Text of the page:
Clearing the Smoke on Maine Laws Related to Student Voting

By Cousins, Christopher | Bangor Daily News (Bangor, ME), November 7, 2016 | Go to article overview

Clearing the Smoke on Maine Laws Related to Student Voting


Cousins, Christopher, Bangor Daily News (Bangor, ME)


AUGUSTA, Maine -- Republican Gov. Paul LePage warned college students from outside Maine who are studying here that registering as a Maine voter comes with strings attached.

LePage issued a news release Monday to inform students attending colleges in Maine that state government will check up on them following the election. The release came after Clayton Spencer, president of Bates College in LePage's hometown of Lewiston, alleged that fliers left Saturday on campus were designed to frighten students from voting in Tuesday's election.

"After the election, we will do everything we can that is allowed under state and federal law to verify college students who voted here are following Maine law," said LePage, whose message was also a thinly veiled attack on Democrats and the long-simmering dispute between Republicans and Democrats about access to the polls.

"Democrats for decades have encouraged college students from out of state to vote in Maine, even though there is no way to determine whether these college students also voted in their home states," said LePage.

There are no recent cases of that type of two-state voter fraud on record as having been prosecuted in Maine. A two-month investigation into alleged student voter fraud in 2011, launched by Republican Secretary of State Charlie Summers, turned up no evidence that it has occurred in Maine.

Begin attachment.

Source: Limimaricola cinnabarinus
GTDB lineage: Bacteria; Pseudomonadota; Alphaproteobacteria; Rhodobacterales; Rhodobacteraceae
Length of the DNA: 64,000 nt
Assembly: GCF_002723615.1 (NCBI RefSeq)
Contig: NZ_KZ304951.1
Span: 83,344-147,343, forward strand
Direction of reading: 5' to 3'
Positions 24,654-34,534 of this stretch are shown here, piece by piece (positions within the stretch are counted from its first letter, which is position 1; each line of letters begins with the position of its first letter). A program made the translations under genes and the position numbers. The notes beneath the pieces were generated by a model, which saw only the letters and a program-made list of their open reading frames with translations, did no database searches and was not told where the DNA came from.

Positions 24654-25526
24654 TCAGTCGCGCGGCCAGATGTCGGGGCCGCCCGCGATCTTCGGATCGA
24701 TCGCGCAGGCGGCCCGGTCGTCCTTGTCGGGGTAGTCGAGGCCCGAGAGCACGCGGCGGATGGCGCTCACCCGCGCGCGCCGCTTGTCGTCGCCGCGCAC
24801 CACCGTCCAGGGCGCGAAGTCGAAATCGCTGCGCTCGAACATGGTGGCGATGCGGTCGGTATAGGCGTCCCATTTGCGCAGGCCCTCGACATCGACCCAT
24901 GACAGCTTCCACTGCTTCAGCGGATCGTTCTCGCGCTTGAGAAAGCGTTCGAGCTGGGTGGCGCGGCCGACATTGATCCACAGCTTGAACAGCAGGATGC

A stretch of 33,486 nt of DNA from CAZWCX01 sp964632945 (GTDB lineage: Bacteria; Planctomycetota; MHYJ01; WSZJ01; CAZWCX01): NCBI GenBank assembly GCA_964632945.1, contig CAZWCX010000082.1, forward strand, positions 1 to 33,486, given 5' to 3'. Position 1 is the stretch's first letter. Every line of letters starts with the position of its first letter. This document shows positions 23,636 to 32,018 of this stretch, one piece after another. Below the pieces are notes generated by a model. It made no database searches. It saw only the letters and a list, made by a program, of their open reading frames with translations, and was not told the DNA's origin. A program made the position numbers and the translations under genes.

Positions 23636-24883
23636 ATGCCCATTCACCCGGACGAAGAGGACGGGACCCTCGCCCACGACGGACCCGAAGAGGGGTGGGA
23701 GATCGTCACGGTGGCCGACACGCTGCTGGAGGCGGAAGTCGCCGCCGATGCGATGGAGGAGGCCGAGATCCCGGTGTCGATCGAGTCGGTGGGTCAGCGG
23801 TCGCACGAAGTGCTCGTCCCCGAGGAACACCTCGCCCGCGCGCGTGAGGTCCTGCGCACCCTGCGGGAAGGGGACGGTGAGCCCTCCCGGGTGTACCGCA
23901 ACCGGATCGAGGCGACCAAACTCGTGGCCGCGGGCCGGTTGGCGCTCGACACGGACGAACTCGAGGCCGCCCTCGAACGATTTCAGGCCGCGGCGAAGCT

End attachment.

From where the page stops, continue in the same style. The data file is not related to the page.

But that did not quell political sniping on the eve of Tuesday's voting.

The American Civil Liberties Union of Maine said Monday that LePage is trying to intimidate people who are studying in Maine.

"The governor's statement seems designed to make college students afraid to vote," said ACLU of Maine legal director Zachary Heiden in a written statement. "Voter intimidation and harassment is illegal and we call on the Department of Justice to investigate the intent of the governor's comments."

The law

Secretary of State Matthew Dunlap said registering to vote in Maine sets an "expectation that you obtain a Maine driver's license and do other public business as a Maine resident.

"However, whether an individual obtains a Maine driver's license or not has no impact on your ability to exercise your right to vote," said Dunlap in a written statement. "There is no statutory connectivity between motor vehicle law and election law, and no one should be deterred from voting because of other aspects of residency found in other titles of Maine law."

Dunlap did not immediately respond to a question about what his office, which also oversees motor vehicle registration and driver's licensing, could do to ensure that voters new to the state were complying with other residency requirements.

Voter registration checklist

The process for college students from out of state is the same as for everyone else.

-- United States citizenship is required.

-- You must be at least 17 years old to register and must be at least 18 years of age to vote in a general election.

-- You must have established residency in the municipality where you plan to vote. …